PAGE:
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Patient programs for improved patient outcomes

In the digital age of present, patients have never been better equipped with the devices and technologies to take control of their own healthcare needs and outcomes. With the ease of online access to tools such as patient forums, advocacy groups and self-assessment sites to name a few, patients are well informed and able to play a strong role in the dialogue of their own health care matters. This has ultimately led to a feeling of empowerment among the patient community, as well as an expectation to be heard.1

This shift in perspective is leading pharmaceutical companies to focus on patient centric services and technology-based solutions. In a survey of over 200 patient services executives from the US and European industries (Accenture 2016), 85% of companies said they would be raising their investment towards a patient-centric approach over the next 18 months (Figure 1).2

Figure 1

Accenture. The patient is in pharma’s growing opportunity in patient services. 2016

Accenture. The patient is in pharma’s growing opportunity in patient services. 2016

 

In the same survey, 95% of respondents said they would be planning to invest in patient engagement technologies during the next 18 months (Figure 2), showing the industry trend towards alignment with the ever more technology-focused patient.

Figure 2

Accenture. The patient is in pharma’s growing opportunity in patient services. 2016

Accenture. The patient is in pharma’s growing opportunity in patient services. 2016

Of the top ten patient services cited by surveyed patients as ‘extremely valuable’ (Accenture 2016), those which received the highest patient value included:

  • Medication delivery/support (85%)
  • Benefit coverage and access support (79%)
  • Remote monitoring (79%)
  • Patient outreach, reminders, scheduling (79%)
  • Adherence program management (77%)

 

Based on these figures it is not surprising that Pharmaceutical companies are focusing more and more closely on patient programs as initiatives to improve access to, usage of and adherence to medicines. Spending on these solutions has increased by nearly threefold in recent years as companies strive to deliver improved patient outcomes.3

In response to the top two patient rated services above – medication and access support – pharmaceuticals companies are looking towards medicines access programs (MAPs) to allow for a deferred cost of, or cost-free or subsidised access to medicines which do not have the relevant funding in place. For example, free access to medicines for indications which are not included within a funded scheme, e.g. clinical trial, and usually involving life-threatening conditions (compassionate access programs) or free access to medicines which are TGA-approved, however have not yet reached government reimbursement via the Pharmaceutical Benefits Scheme (PBS) (patient access programs).4 These are examples of the types of patient programs we can expect to see continued industry growth and investment in.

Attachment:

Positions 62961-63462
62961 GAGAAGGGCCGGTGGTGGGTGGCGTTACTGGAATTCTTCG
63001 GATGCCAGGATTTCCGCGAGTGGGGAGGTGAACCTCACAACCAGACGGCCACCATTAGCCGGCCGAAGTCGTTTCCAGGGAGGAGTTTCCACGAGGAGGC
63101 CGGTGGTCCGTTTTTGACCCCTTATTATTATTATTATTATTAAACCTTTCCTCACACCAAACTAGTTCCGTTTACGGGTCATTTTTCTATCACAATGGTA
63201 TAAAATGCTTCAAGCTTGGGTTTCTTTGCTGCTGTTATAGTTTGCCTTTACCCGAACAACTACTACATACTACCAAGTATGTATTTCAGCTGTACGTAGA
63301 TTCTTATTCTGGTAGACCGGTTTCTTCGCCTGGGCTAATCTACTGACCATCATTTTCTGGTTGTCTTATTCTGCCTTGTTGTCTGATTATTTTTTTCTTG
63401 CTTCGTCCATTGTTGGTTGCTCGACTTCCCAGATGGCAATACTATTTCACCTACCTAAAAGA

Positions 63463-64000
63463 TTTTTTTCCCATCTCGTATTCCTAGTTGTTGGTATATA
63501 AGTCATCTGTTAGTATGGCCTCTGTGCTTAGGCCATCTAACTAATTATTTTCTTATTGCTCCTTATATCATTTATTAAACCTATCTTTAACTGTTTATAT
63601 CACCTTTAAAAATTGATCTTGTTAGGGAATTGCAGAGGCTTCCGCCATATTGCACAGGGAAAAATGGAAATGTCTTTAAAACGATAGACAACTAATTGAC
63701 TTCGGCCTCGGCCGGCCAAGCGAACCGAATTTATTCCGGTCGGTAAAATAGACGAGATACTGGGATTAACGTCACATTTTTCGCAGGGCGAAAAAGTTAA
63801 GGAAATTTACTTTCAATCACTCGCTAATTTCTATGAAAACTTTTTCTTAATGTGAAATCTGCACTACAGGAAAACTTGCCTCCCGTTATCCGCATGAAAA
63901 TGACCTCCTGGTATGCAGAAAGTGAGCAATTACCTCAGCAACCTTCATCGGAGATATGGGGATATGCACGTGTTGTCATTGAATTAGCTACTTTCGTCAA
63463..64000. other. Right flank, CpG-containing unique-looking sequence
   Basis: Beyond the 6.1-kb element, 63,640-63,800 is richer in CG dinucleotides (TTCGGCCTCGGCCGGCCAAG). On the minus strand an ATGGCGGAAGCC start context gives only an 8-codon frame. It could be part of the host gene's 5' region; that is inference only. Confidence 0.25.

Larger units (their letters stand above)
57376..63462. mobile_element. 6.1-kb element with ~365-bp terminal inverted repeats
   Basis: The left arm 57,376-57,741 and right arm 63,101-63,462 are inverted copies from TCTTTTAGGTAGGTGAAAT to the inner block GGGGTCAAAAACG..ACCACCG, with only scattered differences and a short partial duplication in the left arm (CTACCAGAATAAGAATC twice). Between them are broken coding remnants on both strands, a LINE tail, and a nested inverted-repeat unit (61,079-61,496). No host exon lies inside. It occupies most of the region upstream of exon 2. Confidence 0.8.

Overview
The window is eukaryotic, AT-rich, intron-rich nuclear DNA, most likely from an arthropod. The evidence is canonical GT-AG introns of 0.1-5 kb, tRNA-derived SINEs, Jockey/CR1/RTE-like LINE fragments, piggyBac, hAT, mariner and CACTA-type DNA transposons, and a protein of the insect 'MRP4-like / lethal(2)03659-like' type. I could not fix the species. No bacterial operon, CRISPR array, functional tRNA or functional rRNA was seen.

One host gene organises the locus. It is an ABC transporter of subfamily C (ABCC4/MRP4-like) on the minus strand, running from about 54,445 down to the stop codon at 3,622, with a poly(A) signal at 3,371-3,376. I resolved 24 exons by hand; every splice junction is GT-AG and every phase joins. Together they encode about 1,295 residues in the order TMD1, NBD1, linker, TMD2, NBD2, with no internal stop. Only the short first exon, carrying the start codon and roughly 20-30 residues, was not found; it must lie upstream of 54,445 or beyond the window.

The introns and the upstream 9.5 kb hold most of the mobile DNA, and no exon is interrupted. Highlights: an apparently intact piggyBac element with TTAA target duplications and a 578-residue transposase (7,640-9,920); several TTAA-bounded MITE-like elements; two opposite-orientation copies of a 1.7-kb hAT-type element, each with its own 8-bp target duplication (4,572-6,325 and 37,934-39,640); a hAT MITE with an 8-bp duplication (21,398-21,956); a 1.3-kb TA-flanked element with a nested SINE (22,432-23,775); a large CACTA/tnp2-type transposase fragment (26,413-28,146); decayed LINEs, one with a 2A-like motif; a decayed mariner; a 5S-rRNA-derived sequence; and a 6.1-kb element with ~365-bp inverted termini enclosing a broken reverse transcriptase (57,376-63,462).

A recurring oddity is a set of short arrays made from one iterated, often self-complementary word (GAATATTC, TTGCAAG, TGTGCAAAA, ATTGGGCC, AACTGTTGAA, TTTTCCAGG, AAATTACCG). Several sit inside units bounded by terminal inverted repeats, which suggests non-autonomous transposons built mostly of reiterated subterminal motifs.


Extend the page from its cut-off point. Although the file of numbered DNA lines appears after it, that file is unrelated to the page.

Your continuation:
How can we help?

At Commercial Eyes, we have expertise in the development of online and paper-based patient programs, including compassionate access programs, patient access programs, product familiarisation programs (PFPs), patient support programs (PSPs) which can also involve the use of nurse support. We have collaborated with centralised pharmacies to allow for supply management direct to patient and have worked on nominated pharmacy models alike. We are passionate and excited about the upward trend towards patient services and can provide advice, support, assistance and expert project management for programs tailored to our clients’ needs.

For more information on how we may be able to help you develop a successful compliant Patient Program please contact medcomms@commericaleyes.com.au

 

  1. Therapeutic Innovation & Regulatory Science 2017, Vol. 51(4) 460-467
  2. The patient is in pharma’s growing opportunity in patient services. 2016. Online access July 2018
  3. Patient Support Programs That Deliver Results. 2015. Online access July 2018
  4. Managing Medicines Access Programs. 2015. Online access July 2018




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